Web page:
Unilateralism in Canadian Foreign Policy: An Examination of Three Cases
Though often overlooked, unilateralism as a foreign policy approach deserves to be studied, even in the case of Canada, a country that has developed a reputation as a staunch defender of its opposite, multilateralism. This thesis studies does precisely that, and is prompted, by a proposition recently put forward by Allan Gotlieb, the former Canadian Ambassador to the United States, that, when other methods have proven ineffective, unilateralism has been a very real option for Canada. The thesis explores the validity of Gotliebs claim by examining three cases cited by Gotlieb as examples of a unilateral approach taken by Canada: the Arctic Waters Pollution Prevention Act in 1970, its declaration of straight baselines around the Arctic Archipelago in 1985, and the so-called Turbot War launched by enforcement of amendments to the Coastal Fisheries Protection Act in 1995. Were these in fact cases of determined unilateralism, prompted as Gotlieb argues, by a basic need to defend the most basic of Canadas core interests, its territorial sovereignty?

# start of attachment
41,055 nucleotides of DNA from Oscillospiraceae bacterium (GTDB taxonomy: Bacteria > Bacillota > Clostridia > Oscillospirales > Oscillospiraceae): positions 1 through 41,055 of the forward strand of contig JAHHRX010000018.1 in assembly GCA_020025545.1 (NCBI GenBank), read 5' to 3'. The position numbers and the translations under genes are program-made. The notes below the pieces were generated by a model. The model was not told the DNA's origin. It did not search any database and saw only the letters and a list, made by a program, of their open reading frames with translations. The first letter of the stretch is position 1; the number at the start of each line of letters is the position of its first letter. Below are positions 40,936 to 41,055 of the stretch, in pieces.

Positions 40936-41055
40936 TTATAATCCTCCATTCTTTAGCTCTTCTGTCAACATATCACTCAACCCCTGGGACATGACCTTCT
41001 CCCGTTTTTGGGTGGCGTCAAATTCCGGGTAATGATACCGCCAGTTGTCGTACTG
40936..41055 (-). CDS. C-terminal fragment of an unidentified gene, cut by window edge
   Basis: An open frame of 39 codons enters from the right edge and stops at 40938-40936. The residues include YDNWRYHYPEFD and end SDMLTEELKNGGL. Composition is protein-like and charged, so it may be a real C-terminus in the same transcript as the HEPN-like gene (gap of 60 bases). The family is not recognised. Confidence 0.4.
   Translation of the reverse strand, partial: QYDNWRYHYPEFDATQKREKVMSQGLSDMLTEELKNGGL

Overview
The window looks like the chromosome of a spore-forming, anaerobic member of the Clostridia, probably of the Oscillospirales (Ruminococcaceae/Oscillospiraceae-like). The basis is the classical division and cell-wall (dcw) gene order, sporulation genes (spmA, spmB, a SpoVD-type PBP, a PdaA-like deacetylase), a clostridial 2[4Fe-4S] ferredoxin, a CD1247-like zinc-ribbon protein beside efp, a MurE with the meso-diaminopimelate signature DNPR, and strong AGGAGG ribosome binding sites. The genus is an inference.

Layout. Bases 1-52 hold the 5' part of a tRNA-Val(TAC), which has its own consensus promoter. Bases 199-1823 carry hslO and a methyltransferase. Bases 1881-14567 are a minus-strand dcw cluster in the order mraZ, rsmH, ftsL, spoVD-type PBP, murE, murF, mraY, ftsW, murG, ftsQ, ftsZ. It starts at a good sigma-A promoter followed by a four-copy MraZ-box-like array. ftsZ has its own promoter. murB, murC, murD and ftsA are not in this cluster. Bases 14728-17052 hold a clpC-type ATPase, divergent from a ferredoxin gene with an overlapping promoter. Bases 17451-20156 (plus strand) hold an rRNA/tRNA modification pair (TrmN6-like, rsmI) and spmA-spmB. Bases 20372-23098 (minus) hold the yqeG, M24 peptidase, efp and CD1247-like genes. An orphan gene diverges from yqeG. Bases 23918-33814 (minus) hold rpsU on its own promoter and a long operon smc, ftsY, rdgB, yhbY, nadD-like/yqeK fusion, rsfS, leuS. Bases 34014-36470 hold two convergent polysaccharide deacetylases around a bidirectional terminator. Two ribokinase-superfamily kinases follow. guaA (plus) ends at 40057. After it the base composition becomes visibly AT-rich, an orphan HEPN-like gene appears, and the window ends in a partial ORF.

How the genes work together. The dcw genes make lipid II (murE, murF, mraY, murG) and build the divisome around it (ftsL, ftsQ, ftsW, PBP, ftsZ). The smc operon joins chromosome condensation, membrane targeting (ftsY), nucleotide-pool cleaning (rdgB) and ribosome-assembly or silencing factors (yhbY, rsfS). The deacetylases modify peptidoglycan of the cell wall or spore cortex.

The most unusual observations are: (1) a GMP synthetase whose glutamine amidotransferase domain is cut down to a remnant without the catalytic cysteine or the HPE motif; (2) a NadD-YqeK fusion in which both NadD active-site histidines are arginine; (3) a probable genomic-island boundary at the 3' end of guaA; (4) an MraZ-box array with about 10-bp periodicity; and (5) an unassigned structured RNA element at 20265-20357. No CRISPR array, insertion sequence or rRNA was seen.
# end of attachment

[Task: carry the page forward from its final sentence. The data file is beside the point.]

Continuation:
Further investigation of the cases cited by Gotlieb reveals that he is correct in one sense but not in another. In all of the cases Canada undeniably acted unilaterally. But Gotliebs analysis misses the larger reality that the three initiatives were pursued within a framework of multilateralism. Canada acted unilaterally not simply for the purpose of protecting Canadas territorial integrity, but in the hopes of reinvigorating a multilateral process.
School:University of Saskatchewan
School Location:Canada - Saskatchewan
Source Type:Master's Thesis
Keywords:arctic waters territorial sea boundaries fisheries disputes unilateralism multilateralism canada foreign policy
Date of Publication:10/17/2006